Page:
The American Astronomical Society (AAS) has endorsed a new set of
recommendations to improve the status of gender equity in astronomy. The
recommendations, endorsed at the 205th meeting of the Society in San Diego
from January 8 to 13, 2005, were prepared by the Society’s Committee on
the Status of Women in Astronomy (CSWA). The recommendation document,
entitled Equity Now: The Pasadena Recommendations for Gender Equality in
Astronomy is available online at The
recommendations cover tenure-track hiring, career advancement and
recognition, institutional policies, varied career paths, cultural issues
and statistical information. The AAS Council endorsed the recommendations

Dr. Patricia Knezek, current chair of the CSWA, and a scientist at WIYN
Observatory in Tucson, Arizona, noted, “The demographics of astronomy in
the United States are changing – currently more than 50% of AAS members in
the age group 18-23 are women. These recommendations will help ensure that
these women will be able to pursue their careers to the fullest.” Adds
Dr. Knezek, “What a change from ten years ago – it’s indicative of the
fact that while there may not be equity yet, awareness is increasing, and
progress is being made.”

These recommendations were a collaborative work with the initial effort
made by attendees of the “Women in Astronomy II: Ten Years After” meeting
held in June 2003 in Pasadena, CA. Participants of the 2003 meeting
assessed the progress for women in science, offering insights into causes
of the slower advancement of women, and discussed strategies to accelerate
the achievement of equality.

The insights and strategies that came out of the Pasadena meeting were
then incorporated into a formal document by the CSWA, which was then
released to the entire AAS community for review and comments. The CSWA
included the community input and comments into the final document
presented to the Council.

The document is derived from the following guiding principles: (1) Women
and men are equally talented and deserve equal opportunity; (2) Full
participation of men and women will maximize excellence in the field; (3)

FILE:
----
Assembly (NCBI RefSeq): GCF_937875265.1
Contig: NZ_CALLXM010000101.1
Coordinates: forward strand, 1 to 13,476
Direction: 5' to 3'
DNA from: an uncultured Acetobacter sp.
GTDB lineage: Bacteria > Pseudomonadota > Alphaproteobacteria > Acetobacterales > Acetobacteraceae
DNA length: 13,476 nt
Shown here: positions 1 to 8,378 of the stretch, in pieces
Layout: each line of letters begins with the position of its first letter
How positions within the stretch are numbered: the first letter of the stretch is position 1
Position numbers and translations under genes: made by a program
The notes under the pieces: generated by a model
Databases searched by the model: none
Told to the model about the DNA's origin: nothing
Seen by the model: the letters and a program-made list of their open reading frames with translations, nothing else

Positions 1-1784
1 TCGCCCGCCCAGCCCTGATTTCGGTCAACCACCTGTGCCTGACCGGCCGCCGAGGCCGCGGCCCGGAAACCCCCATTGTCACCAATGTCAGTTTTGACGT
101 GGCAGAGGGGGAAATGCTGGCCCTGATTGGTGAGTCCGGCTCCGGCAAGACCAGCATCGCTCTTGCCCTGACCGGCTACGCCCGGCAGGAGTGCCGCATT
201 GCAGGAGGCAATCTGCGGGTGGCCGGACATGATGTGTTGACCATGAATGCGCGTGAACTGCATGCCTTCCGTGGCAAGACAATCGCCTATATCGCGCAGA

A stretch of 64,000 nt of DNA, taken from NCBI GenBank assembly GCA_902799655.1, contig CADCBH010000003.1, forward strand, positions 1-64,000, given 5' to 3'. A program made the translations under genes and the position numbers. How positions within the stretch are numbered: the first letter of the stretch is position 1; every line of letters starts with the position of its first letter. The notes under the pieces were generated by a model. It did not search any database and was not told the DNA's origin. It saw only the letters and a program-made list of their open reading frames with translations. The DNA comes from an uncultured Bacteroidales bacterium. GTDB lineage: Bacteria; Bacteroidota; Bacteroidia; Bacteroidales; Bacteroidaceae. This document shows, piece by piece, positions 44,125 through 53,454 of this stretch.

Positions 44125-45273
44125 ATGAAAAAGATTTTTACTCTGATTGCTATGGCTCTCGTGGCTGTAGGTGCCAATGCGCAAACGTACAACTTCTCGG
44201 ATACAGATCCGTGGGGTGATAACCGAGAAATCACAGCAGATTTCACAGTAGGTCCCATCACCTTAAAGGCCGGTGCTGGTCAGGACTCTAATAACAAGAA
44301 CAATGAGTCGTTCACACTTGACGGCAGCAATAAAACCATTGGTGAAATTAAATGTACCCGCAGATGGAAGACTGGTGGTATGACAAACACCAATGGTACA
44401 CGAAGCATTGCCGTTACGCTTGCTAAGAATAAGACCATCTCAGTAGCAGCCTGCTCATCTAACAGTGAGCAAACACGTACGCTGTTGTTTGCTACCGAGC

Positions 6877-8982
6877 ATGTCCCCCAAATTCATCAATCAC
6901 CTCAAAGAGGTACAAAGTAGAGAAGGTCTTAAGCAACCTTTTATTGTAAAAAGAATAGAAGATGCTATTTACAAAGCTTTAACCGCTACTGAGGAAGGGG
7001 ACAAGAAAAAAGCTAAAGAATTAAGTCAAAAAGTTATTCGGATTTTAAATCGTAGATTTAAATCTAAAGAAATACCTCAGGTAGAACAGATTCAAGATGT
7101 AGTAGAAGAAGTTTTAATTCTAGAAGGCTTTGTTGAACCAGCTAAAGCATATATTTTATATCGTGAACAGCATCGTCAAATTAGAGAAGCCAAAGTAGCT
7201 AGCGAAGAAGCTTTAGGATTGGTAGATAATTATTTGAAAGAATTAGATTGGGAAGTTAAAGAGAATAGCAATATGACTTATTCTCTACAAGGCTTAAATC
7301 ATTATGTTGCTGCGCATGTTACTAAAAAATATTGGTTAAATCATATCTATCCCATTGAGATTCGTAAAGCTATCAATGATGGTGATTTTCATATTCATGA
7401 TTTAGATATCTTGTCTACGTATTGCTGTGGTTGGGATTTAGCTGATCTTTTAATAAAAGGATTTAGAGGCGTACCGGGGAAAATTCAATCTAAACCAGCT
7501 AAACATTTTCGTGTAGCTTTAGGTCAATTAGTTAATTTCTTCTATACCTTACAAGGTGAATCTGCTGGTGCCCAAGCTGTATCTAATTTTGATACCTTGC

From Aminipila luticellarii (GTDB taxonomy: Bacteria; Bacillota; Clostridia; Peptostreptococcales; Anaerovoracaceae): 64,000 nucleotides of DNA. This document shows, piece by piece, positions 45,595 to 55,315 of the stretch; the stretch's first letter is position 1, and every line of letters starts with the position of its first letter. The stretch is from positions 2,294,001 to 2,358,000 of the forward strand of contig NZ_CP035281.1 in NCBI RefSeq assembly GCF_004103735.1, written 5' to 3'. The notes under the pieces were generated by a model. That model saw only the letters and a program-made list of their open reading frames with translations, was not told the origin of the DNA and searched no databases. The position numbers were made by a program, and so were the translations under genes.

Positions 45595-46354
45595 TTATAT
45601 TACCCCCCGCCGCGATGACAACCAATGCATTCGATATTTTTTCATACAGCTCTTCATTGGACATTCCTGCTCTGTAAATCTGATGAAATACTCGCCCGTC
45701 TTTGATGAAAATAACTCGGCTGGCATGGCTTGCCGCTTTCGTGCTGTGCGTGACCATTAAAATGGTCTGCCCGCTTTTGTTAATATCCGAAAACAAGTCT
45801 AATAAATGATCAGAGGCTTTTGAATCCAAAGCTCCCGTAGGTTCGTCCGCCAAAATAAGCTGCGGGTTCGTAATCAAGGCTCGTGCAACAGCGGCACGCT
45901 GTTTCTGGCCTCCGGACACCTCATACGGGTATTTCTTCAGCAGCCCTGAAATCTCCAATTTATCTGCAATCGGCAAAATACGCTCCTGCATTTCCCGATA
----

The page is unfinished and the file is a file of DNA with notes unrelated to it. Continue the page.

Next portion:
The measure of equal opportunity is outcome, i.e., gender equity been
attained when the percentage of women in the next level of advancement
equals the percentage in the pool; and (4) Long-term change requires
periodic evaluation of progress and action to address areas where
improvement is necessary.

“The key principles expressed in these recommendations are very
important,” notes Meg Urry, Professor of Physics at Yale University and
former Chair of the CSWA. “Although abundant research has documented the
barriers to women’s equal participation in science, some public figures
still ask whether women lack the innate ability for sufficient dedication
to science. This document articulates the positive steps that will remove
those barriers and lead to better science in our field.”

The CSWA was established in the 1970’s by the American Astronomical
Society to monitor the status of women in the field of astronomy and
recommend changes to improve it. In 1992, a seminal meeting on Women in
Astronomy was held in Baltimore, Maryland. This conference led to the
Baltimore Charter for Women in Astronomy, which offered a rationale for
and steps toward gender equity in astronomy. The Baltimore Charter was
based on input from the astronomical community, and the American
Astronomical Society endorsed its goals in January 1994.

In the ensuing decade many institutions recognized that there are
impediments to the success of women in science and have developed
strategies to increase diversity. The Committee is encouraged by the
progress that has been made but recognizes that major inequalities still
exist, and continues to work to remove those inequalities.

AAS President Robert Kirshner (Harvard University) expressed his support
of the Recommendations. “I am glad that the AAS has made such a strong
statement of our beliefs. We want everybody who loves astronomy to make
their dreams come true, and we hope that universities and other
institutions will take concrete steps to help women overcome the hundreds
of little barriers that make their career paths more difficult. We see a
wonderful pool of women graduate students: we look forward to the day when
they are living out their dreams as astronomers.”

Senior astronomer, Dr. Margaret Burbidge (UC San Diego), who was in
attendance of the recent AAS Meeting in San Diego as well as the Baltimore
and Pasadena Meetings was pleased at the AAS Council endorsement of the
Pasadena Recommendations. “The Pasadena meeting was very exciting to me.
I have the group photo of the Baltimore meeting on my office wall. My
enduring memory of the Pasadena meeting will be the lecture, with women in
all the seats! I look forward to the outcome when gender equity will have
been attained.”

Further Information:

CSWA Pasadena Recommendations:

Women in Astronomy II: Ten Years After 2003 Pasadena CA:

AAS Council Membership:

The Baltimore Charter: